Legal road ends for Delphi retirees
Supreme Court declines to hear salaried employees’ appeal
The U.S. Supreme Court has declined to hear the Delphi Salaried Retirees Association appeal concerning the involuntarily terminated Delphi Salaried Pension Plan.
That termination in 2009 affected nearly 20,000 seniors who worked as salaried employees for the then Delphi Corp.
The retirees association, in a statement, expressed “profound disappointment” in the denial.
“The Pension Benefit Guaranty Corporation will continue to be allowed to terminate pensions without the workers and retirees who earned them having any opportunity to even object or check the numbers,” Bruce Gump, association board chairman, said. “These men and women continue to suffer the results of the unequal and unfair treatment by the PBGC.”
Adding to the association’s disappointment, he said, is seven state attorneys general, including Ohio’s Dave Yost, and 17 members of Congress also asked the nation’s high court to hear the case, believing the court should review the legal issues.
The brief was filed in early November. It has been a more than 12-year effort to restore pensions slashed when the auto-parts maker went bankrupt. “These Delphi retirees are entitled to due process,” Yost said at the time.
The pensions of the thousands of salaried retirees, including about 1,500 local retirees, were cut, some by as much as 70 percent, when the PBGC took over responsibility after Delphi, which at one time was part of General Motors’ parts division, emerged from bankruptcy.
GM continued contributing to union-represented retirees, but salaried retirees were left with substantially reduced benefits.
The salaried retirees sued and have been in court since.
What retirees wanted the Supreme Court to review was the decision in the U.S. 6th Circuit Court of Appeals that sided with a March 2019 Michigan federal court judge’s ruling that dismissed the lawsuit against the PBGC. The attorneys general argue the retirees had no opportunity to challenge the plan termination before it was terminated. The bankruptcy court refused to hear their challenge and then the PBGC terminated the pensions without a court decision, the brief states.
The PBGC’s defense in court — according to the retirees association — was summarized in an appellate court statement: If the way we have interpreted the law that allows us to terminate pension plans by a simple agreement with the plan’s administrator was wrong, then nobody in Congress ever has objected.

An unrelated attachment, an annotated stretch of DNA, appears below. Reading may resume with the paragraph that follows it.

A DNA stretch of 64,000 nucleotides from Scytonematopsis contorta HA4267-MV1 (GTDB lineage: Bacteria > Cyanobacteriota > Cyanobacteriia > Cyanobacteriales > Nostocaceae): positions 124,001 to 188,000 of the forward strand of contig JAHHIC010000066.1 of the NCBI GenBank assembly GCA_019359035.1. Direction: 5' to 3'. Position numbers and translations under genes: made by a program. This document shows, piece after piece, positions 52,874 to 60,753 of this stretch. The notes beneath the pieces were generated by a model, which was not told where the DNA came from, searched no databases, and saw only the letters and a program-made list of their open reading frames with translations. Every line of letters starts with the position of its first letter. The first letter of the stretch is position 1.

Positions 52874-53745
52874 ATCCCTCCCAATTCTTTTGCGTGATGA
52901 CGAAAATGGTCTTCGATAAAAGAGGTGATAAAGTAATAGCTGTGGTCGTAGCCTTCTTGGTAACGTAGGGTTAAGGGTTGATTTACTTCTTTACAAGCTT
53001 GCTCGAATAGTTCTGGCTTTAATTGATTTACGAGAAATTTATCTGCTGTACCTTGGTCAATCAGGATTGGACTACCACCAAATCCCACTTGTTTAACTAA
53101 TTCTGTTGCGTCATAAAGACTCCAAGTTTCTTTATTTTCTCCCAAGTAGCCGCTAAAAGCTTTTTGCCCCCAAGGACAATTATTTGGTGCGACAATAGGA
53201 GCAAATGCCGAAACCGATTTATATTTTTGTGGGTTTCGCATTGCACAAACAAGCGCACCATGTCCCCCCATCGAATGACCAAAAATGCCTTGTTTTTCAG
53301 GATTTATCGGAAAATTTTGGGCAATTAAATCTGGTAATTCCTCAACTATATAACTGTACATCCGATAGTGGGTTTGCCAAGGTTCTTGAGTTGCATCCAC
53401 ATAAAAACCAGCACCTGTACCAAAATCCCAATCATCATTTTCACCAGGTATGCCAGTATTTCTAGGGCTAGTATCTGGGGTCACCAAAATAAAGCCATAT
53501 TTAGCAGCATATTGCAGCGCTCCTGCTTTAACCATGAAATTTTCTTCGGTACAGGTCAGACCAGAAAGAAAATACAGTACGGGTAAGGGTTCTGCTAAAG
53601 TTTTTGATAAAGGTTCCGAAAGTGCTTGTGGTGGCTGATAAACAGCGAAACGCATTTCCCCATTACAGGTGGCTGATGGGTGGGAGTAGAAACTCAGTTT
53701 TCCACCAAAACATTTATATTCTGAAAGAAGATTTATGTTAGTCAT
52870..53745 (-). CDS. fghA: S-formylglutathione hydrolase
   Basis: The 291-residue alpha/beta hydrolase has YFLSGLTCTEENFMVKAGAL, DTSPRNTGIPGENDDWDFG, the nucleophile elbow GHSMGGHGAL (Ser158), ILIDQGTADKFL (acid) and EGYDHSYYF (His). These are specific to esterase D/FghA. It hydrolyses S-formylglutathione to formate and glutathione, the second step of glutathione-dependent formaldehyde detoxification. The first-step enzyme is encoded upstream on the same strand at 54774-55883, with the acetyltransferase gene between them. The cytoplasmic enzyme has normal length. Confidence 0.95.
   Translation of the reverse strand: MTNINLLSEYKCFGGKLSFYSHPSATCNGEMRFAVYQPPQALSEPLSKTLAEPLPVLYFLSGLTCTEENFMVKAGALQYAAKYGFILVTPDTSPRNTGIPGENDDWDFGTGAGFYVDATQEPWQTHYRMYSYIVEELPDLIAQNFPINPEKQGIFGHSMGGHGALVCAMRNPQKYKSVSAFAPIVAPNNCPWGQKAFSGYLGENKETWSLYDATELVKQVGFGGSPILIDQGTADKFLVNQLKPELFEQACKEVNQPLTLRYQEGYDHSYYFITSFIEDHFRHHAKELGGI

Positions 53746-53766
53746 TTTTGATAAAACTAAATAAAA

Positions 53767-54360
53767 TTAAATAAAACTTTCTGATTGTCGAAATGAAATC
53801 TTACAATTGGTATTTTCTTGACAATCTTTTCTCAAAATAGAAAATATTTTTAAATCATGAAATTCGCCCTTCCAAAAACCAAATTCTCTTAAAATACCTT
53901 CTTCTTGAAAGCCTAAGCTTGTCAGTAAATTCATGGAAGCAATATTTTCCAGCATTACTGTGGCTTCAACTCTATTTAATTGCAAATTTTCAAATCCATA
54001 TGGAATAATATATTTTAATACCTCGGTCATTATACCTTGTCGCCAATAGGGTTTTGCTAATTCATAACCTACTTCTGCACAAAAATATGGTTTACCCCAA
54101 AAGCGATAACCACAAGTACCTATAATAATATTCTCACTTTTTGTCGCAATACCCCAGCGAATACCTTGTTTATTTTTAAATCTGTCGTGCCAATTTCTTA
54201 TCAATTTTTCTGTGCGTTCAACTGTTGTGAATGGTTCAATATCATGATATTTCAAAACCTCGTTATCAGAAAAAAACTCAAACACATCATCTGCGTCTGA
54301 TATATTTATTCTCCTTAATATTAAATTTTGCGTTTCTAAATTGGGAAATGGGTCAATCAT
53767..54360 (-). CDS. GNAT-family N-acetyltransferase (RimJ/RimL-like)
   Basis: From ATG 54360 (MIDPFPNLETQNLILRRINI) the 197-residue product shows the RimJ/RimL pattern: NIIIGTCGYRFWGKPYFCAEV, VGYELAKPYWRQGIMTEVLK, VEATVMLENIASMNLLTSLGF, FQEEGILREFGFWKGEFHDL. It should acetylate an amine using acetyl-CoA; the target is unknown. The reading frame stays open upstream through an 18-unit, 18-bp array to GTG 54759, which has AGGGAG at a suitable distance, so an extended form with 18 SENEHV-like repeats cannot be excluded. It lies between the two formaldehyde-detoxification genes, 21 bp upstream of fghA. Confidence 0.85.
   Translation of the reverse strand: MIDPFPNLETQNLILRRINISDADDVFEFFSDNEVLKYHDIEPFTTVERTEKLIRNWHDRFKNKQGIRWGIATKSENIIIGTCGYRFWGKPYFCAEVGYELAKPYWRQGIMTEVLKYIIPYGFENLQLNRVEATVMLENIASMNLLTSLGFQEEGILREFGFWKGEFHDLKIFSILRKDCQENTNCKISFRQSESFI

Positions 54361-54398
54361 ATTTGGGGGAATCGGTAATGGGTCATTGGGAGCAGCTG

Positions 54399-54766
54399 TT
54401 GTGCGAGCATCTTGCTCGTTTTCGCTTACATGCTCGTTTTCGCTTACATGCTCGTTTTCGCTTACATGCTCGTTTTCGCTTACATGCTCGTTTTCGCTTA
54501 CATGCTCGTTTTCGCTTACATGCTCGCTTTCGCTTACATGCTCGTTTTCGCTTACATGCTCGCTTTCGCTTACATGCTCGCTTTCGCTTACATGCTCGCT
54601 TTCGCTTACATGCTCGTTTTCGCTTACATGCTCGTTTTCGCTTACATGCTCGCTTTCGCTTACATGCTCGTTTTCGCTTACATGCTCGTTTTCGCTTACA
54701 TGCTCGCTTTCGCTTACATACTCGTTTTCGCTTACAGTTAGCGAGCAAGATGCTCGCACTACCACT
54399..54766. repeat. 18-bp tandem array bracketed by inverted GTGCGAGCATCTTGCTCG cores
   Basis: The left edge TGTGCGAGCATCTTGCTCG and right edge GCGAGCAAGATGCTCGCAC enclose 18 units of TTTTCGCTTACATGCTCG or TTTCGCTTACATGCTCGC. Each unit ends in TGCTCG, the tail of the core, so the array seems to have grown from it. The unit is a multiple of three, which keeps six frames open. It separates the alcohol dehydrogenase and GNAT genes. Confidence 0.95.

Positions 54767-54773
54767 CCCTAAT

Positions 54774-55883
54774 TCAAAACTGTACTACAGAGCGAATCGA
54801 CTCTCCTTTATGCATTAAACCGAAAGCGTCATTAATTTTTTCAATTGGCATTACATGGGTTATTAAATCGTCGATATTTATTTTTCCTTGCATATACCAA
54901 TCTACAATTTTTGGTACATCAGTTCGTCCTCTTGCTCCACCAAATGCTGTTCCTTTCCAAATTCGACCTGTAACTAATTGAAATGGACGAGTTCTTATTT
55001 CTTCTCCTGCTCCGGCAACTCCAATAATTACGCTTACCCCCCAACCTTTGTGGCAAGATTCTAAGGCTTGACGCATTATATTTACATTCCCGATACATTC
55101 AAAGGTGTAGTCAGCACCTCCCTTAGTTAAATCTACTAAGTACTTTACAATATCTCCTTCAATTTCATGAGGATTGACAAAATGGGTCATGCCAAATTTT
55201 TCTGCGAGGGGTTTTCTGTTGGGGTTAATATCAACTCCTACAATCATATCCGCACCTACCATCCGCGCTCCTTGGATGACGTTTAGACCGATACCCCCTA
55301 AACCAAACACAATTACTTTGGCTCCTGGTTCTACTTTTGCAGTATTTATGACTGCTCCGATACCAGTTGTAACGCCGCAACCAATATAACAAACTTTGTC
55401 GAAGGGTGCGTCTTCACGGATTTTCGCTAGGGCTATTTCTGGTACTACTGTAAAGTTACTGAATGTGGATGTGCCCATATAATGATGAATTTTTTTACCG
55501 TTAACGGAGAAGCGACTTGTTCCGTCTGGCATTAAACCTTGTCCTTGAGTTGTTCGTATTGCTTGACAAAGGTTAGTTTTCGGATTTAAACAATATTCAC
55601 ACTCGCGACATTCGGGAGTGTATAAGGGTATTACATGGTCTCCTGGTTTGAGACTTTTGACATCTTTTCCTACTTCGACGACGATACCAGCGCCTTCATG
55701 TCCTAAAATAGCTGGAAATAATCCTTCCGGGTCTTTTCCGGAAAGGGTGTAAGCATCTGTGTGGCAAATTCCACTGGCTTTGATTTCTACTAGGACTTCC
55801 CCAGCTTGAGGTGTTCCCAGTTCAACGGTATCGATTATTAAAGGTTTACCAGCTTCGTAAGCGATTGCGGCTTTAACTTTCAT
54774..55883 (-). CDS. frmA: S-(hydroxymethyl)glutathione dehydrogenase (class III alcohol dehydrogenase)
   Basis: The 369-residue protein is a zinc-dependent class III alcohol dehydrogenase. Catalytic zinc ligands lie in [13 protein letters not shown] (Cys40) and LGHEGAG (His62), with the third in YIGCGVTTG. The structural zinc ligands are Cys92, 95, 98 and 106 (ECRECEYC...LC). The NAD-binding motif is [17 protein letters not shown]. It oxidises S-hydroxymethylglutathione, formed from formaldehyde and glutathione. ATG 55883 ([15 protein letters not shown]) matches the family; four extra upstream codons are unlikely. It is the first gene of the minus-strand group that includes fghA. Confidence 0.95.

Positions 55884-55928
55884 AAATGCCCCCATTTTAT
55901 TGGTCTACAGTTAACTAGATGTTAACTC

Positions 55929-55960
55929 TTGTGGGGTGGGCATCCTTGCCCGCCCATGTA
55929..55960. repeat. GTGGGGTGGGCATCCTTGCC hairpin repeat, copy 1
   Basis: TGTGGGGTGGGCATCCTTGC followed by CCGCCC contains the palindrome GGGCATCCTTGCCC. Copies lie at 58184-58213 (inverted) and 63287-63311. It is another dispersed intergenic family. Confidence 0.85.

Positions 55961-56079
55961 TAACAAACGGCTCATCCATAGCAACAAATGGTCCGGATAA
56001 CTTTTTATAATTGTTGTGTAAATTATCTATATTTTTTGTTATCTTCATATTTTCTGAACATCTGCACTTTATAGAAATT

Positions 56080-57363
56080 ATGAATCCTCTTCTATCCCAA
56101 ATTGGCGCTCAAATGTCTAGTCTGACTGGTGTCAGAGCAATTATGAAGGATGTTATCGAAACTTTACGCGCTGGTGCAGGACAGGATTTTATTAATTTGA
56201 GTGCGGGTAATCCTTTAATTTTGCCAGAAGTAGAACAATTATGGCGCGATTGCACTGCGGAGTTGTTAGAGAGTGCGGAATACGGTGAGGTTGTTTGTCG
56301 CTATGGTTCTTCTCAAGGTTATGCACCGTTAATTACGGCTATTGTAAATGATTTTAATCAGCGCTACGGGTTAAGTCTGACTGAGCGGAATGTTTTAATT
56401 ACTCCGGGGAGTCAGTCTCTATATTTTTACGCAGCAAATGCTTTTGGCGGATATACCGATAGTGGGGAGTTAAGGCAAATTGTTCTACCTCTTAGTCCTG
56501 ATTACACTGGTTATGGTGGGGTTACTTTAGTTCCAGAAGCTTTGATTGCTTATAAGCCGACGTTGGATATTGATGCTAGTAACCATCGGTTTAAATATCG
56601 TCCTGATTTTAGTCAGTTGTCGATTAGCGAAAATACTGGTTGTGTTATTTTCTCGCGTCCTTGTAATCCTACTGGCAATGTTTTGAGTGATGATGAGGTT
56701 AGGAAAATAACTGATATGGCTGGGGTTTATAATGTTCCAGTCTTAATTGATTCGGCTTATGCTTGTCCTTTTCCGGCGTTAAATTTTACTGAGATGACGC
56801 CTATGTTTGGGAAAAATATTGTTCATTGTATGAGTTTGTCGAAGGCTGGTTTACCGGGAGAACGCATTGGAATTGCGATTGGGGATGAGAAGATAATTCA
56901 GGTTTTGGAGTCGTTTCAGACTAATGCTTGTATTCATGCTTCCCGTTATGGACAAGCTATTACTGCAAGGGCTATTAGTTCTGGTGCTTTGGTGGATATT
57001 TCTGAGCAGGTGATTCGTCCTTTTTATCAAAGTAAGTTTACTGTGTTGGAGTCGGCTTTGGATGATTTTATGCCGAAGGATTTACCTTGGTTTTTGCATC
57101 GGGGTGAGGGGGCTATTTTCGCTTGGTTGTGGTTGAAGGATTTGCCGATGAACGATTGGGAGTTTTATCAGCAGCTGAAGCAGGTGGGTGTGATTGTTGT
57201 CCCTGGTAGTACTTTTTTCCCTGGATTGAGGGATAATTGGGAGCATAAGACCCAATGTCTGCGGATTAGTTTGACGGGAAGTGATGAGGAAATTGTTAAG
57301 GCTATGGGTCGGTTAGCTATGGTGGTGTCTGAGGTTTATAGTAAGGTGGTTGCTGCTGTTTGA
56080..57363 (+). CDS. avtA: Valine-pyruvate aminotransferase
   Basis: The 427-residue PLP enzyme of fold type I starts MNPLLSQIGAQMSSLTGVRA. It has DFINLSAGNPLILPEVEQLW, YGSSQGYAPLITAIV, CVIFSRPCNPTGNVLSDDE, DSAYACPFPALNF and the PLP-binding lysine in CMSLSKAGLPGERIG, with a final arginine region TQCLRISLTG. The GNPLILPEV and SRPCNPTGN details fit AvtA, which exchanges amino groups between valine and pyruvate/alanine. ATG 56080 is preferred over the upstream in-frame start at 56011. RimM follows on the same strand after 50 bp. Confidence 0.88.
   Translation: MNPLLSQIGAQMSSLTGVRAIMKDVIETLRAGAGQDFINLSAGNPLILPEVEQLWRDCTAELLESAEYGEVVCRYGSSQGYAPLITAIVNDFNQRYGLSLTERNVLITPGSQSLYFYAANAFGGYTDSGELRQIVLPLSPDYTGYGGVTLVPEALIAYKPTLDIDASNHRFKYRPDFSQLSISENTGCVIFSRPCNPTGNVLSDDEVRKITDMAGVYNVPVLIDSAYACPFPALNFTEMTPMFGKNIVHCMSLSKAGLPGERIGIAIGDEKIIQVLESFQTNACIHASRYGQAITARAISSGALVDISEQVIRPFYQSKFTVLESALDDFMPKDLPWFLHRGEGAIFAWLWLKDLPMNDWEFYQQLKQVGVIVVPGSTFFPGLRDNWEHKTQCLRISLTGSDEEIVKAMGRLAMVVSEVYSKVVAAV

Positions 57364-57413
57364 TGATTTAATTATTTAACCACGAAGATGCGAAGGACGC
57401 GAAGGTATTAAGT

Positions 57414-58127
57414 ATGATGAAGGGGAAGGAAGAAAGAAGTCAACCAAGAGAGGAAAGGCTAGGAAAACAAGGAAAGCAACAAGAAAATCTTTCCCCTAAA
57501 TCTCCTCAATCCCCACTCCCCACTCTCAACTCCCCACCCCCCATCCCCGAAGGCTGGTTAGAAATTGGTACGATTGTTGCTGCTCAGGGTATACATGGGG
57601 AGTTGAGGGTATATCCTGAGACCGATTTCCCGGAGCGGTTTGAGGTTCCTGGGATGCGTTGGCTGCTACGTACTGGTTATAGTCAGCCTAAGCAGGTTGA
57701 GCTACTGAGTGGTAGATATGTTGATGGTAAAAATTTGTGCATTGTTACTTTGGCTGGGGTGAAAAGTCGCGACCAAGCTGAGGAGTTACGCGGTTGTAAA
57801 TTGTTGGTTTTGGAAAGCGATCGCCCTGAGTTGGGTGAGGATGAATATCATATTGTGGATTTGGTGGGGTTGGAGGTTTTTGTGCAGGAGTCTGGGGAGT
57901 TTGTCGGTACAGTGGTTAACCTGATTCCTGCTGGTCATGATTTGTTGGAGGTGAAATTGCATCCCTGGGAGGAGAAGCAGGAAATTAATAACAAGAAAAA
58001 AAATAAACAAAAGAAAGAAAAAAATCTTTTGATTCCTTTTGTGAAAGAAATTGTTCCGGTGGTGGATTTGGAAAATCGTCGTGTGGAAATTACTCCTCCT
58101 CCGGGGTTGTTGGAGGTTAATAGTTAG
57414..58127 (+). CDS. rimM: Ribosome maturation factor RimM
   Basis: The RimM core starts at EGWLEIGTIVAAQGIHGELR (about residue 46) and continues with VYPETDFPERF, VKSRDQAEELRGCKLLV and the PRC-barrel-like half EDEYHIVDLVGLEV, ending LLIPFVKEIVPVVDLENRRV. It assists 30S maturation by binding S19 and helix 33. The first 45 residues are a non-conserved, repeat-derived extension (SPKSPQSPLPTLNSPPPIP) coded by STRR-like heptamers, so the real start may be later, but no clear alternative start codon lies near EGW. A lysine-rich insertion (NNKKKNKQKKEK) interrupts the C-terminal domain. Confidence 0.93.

“Well, now 16 congressional representatives and one senator have objected and in no uncertain terms in the Amicus (friend of the court) brief they filed supporting our petition to the Supreme Court,” the association continued. “The PBGC needs to admit they were wrong and change their ways. We believe pension plan participants own their pensions, and the government has no right to take them without even a hearing.”
Gump explained that denial of the Delphi Salaried Retirees Association petition simply means the court will not take up this case.
“There can be many reasons for that including the fact that they only accept a certain number of cases each year,” he said. “This does not mean the PBGC did not illegally terminate our pension plan; it simply means they are getting away with it right now. It will be up to others in the future to fix this if they can.”
He noted the negative economic impact to the American economy over the last 13 years for this group has been estimated to be in the hundreds of millions of dollars.
“Promised pension benefits remained in the PBGC’s coffers instead of going into the pockets of seniors who earned them and the communities where they live, to help them through their retirement years,” he said.
Concerning the future, Gump noted the DSRA continues to plead for equal treatment from Congress as retirees represented by labor unions have received from enactment of pension legislation benefiting them. “There is a bipartisan legislative effort to restore our pension plan. The Biden administration itself has said that the retirees deserve their pensions, and that congressional action will be required. We very much appreciate the efforts of U.S. Reps. Dan Kildee (D-Michigan), Mike Turner (R-Ohio) and Tim Ryan (D-Ohio).”